Manga artist Misako Rocks! is a challenger and a woman of passion.
Despite being raised in a conservative family in Kazo, Saitama Prefecture, with father and son police officers, her life has been full of adventure.
She has worked as a puppeteer in New York, experienced homeless life, lived with a lesbian couple, and wed an American man and divorced. But she kept challenging new things to reach where she is now — the first Japanese manga artist whose comic books have been published in English across the United States.
Her comic book “Rock and Roll Love,” based on her life in New York, was awarded Best Teen’s Book by the New York Public Library in 2007. It’s about a Japanese girl who wins over her first love with the help of friends while experiencing the highs and lows of being a foreign student in the U.S. Now she lives in New York.
“America is a country of immigrants, so I receive lots of emails from children of various nationalities and backgrounds,” the 38-year-old artist better known as Misako said in an interview at a Tokyo hotel. “One Mexican girl who had a black boyfriend sent me an email saying her relationship was not going well because of cultural differences, but she said my manga character gave her courage.”
Kids love Misako’s work. When she was holding workshops at a local botanical garden, about 200 children would show up for each one, she said.
Her work has also inspired children to study abroad. Backed by strong recommendations from parents and teachers, “Rock and Roll Love” became required summer reading at local schools. “Many of my fans are otaku (geek) girls, and you know it’s difficult for these girls to be a central figure in their schools. So I make them protagonists in my manga world,” she said.
Misako, whose real name is Misako Takashima, had lived off the beaten path until recently.
An admirer of Hollywood star Michael J. Fox, she first decided to go to the U.S. in 1999, while studying at Hosei University. Though she occasionally encountered discrimination at the university she was attending in Missouri, she made many friends.
But compared with her Japanese friends, who depended heavily on their parents for financial support, her new American friends were financially independent.
“I learned the importance of friendship and having an independent mind in the U.S.,” Misako said.
After returning to Japan and graduating from Hosei, she landed an internship as a puppeteer at Bond Street Theater in Manhattan. So she again left Japan in 2001, but the internship was tough and didn’t bring her money. To make matters worse, her landlord kicked her out of her apartment after a spate of trouble for no specific reason, she said.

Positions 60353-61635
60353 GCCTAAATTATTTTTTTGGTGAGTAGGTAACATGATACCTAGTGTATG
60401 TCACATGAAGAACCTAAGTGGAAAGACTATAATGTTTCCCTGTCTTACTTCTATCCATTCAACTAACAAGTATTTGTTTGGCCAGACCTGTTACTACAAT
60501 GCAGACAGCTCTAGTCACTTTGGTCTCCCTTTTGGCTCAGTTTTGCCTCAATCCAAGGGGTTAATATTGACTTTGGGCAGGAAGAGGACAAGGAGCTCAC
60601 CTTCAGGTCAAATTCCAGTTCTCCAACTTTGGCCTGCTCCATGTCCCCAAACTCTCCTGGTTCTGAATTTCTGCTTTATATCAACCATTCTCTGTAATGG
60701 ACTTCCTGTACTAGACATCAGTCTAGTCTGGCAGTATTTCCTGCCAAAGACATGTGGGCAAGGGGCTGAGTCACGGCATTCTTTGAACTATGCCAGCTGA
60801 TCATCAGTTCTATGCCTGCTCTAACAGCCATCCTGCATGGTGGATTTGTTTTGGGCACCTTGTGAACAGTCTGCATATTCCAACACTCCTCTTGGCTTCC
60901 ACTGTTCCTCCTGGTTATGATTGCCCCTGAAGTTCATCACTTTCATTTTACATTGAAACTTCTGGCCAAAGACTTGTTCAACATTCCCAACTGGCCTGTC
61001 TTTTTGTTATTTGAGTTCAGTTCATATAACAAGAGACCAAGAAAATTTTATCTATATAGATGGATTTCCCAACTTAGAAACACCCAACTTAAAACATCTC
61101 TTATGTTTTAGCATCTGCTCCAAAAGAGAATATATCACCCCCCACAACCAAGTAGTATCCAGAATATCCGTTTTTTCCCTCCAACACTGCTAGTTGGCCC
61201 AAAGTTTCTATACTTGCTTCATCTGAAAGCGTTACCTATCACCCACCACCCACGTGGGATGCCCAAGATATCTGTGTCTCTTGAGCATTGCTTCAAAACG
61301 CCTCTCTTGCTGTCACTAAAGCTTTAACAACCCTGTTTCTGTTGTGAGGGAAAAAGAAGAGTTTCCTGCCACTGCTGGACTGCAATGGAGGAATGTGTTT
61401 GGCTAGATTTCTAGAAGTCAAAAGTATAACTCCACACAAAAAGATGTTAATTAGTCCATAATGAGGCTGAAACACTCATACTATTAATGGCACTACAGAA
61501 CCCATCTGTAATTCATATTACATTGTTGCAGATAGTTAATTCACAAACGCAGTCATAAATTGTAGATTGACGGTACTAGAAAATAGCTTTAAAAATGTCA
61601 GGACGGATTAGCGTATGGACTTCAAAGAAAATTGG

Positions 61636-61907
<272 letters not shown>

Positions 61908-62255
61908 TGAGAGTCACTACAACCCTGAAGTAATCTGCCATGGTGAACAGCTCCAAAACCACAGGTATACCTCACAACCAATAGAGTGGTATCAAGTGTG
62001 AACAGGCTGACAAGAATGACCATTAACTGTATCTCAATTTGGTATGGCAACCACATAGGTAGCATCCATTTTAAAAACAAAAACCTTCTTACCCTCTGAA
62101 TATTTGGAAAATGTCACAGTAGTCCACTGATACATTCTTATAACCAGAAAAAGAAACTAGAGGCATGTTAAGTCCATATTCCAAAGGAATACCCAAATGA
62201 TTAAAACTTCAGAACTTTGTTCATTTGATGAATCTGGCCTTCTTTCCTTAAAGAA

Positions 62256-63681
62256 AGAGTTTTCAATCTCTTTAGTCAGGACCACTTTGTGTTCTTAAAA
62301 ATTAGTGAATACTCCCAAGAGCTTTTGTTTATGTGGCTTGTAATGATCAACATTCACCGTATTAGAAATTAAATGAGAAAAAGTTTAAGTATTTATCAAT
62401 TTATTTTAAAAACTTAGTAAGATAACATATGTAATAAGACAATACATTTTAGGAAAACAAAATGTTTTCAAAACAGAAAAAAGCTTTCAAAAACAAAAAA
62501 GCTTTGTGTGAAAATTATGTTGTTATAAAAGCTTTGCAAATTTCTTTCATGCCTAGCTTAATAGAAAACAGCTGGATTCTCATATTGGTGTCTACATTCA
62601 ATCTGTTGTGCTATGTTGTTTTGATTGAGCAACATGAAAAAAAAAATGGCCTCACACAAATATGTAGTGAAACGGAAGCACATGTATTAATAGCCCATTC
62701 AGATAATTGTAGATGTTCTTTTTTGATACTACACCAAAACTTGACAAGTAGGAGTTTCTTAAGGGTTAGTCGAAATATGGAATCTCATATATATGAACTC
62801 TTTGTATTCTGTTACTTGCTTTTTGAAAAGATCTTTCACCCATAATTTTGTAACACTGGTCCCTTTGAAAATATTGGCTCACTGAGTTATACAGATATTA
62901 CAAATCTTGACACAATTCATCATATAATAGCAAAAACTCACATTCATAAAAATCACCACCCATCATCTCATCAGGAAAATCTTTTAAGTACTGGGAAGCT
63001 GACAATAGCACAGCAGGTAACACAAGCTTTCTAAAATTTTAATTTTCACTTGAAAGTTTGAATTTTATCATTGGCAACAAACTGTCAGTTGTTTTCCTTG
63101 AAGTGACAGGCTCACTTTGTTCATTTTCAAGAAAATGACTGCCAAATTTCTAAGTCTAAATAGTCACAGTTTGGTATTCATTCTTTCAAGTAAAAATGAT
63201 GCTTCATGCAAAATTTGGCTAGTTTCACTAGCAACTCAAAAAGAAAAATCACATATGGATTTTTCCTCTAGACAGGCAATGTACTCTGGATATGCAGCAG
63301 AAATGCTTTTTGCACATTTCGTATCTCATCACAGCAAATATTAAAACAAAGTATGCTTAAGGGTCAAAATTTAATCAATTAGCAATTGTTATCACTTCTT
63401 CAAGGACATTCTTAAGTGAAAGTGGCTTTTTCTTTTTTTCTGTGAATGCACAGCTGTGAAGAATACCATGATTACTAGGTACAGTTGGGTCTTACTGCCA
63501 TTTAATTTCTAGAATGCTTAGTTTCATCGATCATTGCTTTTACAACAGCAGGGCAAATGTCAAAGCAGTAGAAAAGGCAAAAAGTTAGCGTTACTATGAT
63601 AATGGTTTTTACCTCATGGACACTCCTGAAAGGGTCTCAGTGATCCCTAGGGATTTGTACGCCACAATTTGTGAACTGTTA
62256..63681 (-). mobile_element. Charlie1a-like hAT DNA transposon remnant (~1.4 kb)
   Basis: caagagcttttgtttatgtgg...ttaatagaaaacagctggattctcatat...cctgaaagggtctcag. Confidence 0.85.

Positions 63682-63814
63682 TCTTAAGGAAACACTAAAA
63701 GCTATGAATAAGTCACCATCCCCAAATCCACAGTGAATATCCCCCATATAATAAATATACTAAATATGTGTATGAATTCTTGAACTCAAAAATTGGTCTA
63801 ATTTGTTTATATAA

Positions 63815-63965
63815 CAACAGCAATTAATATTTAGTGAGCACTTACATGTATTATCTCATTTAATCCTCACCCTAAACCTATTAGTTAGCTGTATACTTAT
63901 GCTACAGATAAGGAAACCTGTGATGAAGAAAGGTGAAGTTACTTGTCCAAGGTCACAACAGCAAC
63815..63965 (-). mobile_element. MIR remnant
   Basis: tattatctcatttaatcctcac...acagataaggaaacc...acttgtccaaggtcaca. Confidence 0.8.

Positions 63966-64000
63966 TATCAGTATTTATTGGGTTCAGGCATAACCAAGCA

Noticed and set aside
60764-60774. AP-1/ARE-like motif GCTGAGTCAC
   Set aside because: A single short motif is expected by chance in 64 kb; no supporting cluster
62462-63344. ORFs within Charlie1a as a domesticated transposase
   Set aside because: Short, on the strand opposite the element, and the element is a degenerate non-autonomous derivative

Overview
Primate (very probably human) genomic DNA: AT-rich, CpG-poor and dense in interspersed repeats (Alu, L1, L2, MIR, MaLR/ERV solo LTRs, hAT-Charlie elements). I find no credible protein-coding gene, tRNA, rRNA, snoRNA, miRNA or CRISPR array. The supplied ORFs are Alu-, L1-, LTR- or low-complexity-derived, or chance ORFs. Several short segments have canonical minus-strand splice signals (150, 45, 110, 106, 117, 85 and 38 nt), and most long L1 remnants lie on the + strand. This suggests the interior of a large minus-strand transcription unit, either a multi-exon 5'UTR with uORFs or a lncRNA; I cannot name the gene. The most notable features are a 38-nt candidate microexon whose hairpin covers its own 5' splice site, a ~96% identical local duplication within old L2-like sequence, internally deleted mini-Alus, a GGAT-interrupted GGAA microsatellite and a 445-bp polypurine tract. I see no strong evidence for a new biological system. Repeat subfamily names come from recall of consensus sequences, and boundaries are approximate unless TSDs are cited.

“It was summer, so I didn’t first think about it so seriously since I only had a suitcase. That’s how I began my homeless life in New York. I slept in parks, and at night, I would approach a dumpster behind a bagel shop and fish for bagels. I literally lived off garbage at that time,” she said.
While earning money face-painting at a street festival in Manhattan, she met a lesbian couple who invited her to live with them. Since it was late August and fall was approaching, Misako took them up on the offer.
After moving in, Misako’s new roommates suggested she consider becoming a school art teacher because she was good at taking care of children. Having difficulty making ends meet, the intern contacted the Brooklyn Board of Education with zeal, telling members how she wanted to teach Japanese art to children. After an interview, she landed a job as an after-school art teacher at a junior high school in a low-income black community in Brooklyn.
“This school was a hotbed of racial discrimination. They hated white people. All the teachers were either black or Hispanic. Some children were just out of the reformatory. Many had tattoos that read ‘death’ or ‘kill’ on their fingers,” Masako said, adding she was robbed of many things by schoolchildren, including her Japanese calligraphy tools.
The kids were mischievous. One boy tried to shock Misako by drawing a nude woman. Instead of being embarrassed, Misako praised the drawing.
“Very good! But don’t you think her breasts should be bigger?” she asked. She tried to praise their work as much as she could. Even when the girls showed off their sexy dance steps in front of her, she praised them instead of scolding them. Misako felt that was what these children really needed. Many were from single-mother families with many children and were hungry for love.